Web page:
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I have an app that employs a scrollable jQuery carousel type display. This display contains photos that belong to a user... Each photo has a considerable amount of sibling html content (data pertaining to the photo that displays when you hover over it, etc)-- So this markup, plus the image tag is all nested within a container element with a css class "photo"..

To further complicate things, each photo is draggable, and has several other behaviors/event listeners attached to it.

When I was initially designing this, I felt worried about this carousel being loaded with too much data (like imagine a user that has 10000 photos).. I was quickly imagining the dom being overloaded with too many elements, and everything being draggable, and then spinning color balls of death followed by a crash.

My solution to this was to limit the load of the carousel through pagination, and only fetch the assets for a given page... This means there will be a considerable amounts of xhr requests for a given user browsing their photos..... And that concerned me also.

So I am wondering what the community says... What is better? an overloaded dom? or many xhr requests? Or is the answer maybe more of a balance between the two?


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Many XHR requests is the way to go. IE especially doesn't like cluttered DOMs. It handles static display fine, but then if you try to animate with jQuery you'll get really choppy ugly results.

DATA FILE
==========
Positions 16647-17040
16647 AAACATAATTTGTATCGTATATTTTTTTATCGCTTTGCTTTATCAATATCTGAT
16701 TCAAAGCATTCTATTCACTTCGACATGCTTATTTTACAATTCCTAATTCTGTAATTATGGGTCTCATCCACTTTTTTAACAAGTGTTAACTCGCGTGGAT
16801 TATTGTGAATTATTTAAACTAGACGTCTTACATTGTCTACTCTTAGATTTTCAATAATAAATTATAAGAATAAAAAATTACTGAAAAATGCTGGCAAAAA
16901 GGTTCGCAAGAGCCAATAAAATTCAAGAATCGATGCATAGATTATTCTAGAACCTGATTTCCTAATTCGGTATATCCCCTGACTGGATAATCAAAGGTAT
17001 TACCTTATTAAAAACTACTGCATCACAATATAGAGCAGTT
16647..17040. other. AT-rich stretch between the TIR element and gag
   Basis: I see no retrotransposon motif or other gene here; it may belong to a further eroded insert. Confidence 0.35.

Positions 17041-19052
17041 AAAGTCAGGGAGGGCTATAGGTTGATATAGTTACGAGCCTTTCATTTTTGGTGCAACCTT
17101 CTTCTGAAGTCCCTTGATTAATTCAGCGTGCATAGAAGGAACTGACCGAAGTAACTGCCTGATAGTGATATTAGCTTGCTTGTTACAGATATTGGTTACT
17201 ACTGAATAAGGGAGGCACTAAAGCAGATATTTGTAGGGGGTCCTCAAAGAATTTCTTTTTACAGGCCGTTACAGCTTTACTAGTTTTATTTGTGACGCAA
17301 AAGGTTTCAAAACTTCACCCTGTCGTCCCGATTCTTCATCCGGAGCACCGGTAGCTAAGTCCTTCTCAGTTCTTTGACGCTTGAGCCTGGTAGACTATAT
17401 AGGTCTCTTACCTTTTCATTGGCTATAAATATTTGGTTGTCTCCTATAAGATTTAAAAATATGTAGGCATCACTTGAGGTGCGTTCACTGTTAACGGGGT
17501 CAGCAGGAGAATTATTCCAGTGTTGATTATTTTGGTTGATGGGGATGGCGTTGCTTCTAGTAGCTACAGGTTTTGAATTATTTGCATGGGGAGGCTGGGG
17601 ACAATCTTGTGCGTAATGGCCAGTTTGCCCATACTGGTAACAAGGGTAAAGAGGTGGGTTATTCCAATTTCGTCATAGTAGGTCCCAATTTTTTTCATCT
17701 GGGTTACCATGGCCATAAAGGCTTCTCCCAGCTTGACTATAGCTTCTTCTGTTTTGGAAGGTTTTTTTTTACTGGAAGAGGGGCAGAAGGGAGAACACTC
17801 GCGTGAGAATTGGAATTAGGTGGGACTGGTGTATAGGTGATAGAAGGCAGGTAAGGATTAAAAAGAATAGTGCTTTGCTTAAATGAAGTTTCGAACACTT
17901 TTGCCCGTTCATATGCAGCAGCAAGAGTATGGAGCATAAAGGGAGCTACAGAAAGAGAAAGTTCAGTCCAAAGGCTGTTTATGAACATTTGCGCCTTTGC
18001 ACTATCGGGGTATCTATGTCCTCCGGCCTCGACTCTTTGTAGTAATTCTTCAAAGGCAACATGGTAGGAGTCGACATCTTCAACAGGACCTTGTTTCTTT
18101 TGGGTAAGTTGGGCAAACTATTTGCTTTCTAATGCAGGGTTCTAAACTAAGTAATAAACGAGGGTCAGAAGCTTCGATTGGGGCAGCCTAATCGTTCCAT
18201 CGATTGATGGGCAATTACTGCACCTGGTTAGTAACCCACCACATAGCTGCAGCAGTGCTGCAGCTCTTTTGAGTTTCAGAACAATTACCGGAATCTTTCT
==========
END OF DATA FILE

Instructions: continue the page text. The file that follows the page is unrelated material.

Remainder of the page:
I would define some client side templates with something like http://api.jquery.com/jQuery.template/ and pass back JSON metadata for your picture. That way your network traffic is minimal. So load like 5-10 to start and then buffer in 10 at a time. Delete the start of the carousel when you get up to 100 or so. You can then play with those "magic numbers" based on how it performs in IE < 9 (the other browsers should be fine).

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Use ajax, only load x at a time until the user scrolls further through the carousel, then load x more.

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Personally, whenever I am dealing with something like this, I look at what browser I am developing for.

If it's for a client, or something you are selling to a specific set of people, and you can kind of "control" the environment which you officially support, figure out what that is, and make the best decision for the browser. For example, Internet Explorer (pre IE9), gets bogged down with a lot of AJAX requests, and you would probably benefit from just masking some sort of loading bar over top of the page while filling the DOM with elements.

Firefox however, doesn't have any sort of AJAX limitations as far as I know of, so I would always be for paging/making multiple AJAX calls there.

As a rule of thumb for myself though, I'd like to try and make AJAX work FIRST. That's usually the most efficient/easiest way to go right now, if you can. It's always better if it works.

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I would lean towards a balance of the two. Maybe something along the lines of, on page load, load your initial set of photos AND preload the next set of photos in the background after the initial set is displayed (either JS or CSS method, I'm not sure which is more efficient), and on pagination, the preloaded set comes into view while you make an AJAX request to retrieve and build the next set of photos.

This way, everytime the user paginates, they won't have to wait for the server to respond to the AJAX request, but yet you won't end up with 10000 photos in the DOM either.

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